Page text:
An average of 253 kg CO2-equivalents of greenhouse gas is discharged per cubic meter in kiln dried Khaya lumber produced in Ghana (Table 2). Considering the activities that produce greenhouse gases, electricity is the first (42%). The second is diesel utilized in harvesting Khaya timber, with impact of 27% next to diesel utilized in transporting  Khaya  timber  to  sawmill  (21%). According to these data, it is obvious that the global warming potential (GWP) is highly linked to using fossil fuel (Figure 1). Electricity utilized to generate current, harvest Khaya timber and transport logs over long distances, bad roads and poor haulage trucks in Ghana cause the use of high diesel. The best environment for reducing high diesel use is the use of green energy technology like solar, wind and hydropower, while re-locating factories near forest source of timber or conveying the timber by rail.
Acidification potential (AP)
The mean potential acidification impact from Khaya lumber produced in Ghana is  3.9 kg  SO2-eq for a cubic meter (Table 2). Considering the contributors of the overall acidifying discharge, diesel used to generate power contributed 46%, the largest amount next to diesel used for harvesting Khaya timber (30%) (Figure 1).
Eutrophication potential (EP)
The average eutrophying impact was up to 2.6 kg PO4-eq for a cubic meter (Table 2). Of all the eutrophying compounds NOX contaminants released when Khaya timber is harvested using diesel contributed 52%, next to diesel used for transporting Khaya timber to sawmill (24%) (Figure 1).
Photochemical ozone creation potential (POCP)
The potential impact of tropospheric ozone precursor compounds is 0.56 kg ethylene-eq for a cubic meter (Table 2). The smog problem had two main important sources: gasoline used to harvest Khaya timber and diesel used to harvest Khaya timber. Gasoline for harvesting Khaya timber came first (68%). The second is the diesel used to harvest Khaya timber having comparative discharge of 17%.
Human toxicity (HT)
The possible human harmfulness effect is 2.6 kg C6H4Cl2-eq per a cubic meter. The diesel used in harvesting Khaya timber which is the main source of human toxicity compound constitutes 49%, next to diesel used to transport Khaya timber to sawmill (24%).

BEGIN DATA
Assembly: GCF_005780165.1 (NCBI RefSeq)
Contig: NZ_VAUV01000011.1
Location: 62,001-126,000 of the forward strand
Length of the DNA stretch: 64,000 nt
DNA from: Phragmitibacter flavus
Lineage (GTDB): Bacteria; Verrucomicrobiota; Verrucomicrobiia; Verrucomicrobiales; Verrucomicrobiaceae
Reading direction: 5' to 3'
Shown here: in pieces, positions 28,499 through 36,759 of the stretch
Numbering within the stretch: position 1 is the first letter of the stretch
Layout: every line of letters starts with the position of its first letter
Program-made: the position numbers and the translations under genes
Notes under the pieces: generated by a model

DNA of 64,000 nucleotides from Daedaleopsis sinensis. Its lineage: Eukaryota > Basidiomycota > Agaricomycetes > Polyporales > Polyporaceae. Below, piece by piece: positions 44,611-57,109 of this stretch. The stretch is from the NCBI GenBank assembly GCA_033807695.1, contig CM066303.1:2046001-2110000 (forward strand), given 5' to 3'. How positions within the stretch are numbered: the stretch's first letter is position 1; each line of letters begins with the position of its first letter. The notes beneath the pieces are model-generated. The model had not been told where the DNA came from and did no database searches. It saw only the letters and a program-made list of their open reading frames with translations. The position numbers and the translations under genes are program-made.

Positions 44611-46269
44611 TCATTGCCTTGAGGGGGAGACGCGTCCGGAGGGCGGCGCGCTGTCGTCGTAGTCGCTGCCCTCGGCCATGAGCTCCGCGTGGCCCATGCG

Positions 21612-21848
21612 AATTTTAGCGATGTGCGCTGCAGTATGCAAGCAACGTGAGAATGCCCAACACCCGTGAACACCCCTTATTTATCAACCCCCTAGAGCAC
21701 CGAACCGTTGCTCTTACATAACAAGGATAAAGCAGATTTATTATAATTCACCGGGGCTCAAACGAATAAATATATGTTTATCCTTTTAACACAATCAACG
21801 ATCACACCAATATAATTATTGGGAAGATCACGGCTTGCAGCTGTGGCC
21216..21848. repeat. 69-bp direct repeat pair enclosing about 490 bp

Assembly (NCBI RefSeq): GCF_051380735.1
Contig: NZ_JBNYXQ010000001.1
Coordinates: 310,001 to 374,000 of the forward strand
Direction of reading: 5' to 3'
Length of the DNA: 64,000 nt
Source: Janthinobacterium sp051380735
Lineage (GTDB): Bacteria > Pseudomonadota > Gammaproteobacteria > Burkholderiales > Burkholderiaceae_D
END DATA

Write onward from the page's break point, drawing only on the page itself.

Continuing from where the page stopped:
Assessing the carbon footprint for Ghanaian Khaya lumber in line with the PAS2050 methodology
Carbon footprint is a new concept for global warming potential and is referred to the overall greenhouse gas discharges linked to a product or service (Chaplin-Kramer et al., 2015).
Discharges of diverse separate greenhouses gases are changed to global warming potential and related in the common unit of CO2-equivalents. The CO2 discharge to determine the carbon footprint of product can be got from a complete LCA work. In Table 2, the mean GWP of 253 kg  CO2-  equivalent  can  be  considered  as  the  carbon footprint for one cubic meter of Khaya lumber manufactured in Ghana.
Environmental product declaration (EPD) for Ghana Khaya lumber
Environmental product declarations are standard documents for communicating the environmental impact of a specific output using LCA. In Table 2, the mean environmental performance of Khaya lumber made in Ghana per cubic meter based on GWP was 253 kg-CO2-Eq; AP, 3.9 kg SO2-Eq; EP, 2.6 kg Phosphate (PO4)-Eq; POCP, 0.56 kg Ethylene-Eq, and 2.65 kg C6H4Cl2.Eq. GWP, AP, EP and POCP were in line with the Life Cycle Impact Assessment (LCIA) results for 1 m3 rough-sawn, kiln dried US lumber cradle to gate for 19 different species including the LCA results for environmental product declaration of tropical plywood produced in Malaysia and Indonesia (AHEC, 2009; Gan and Massijaya, 2014).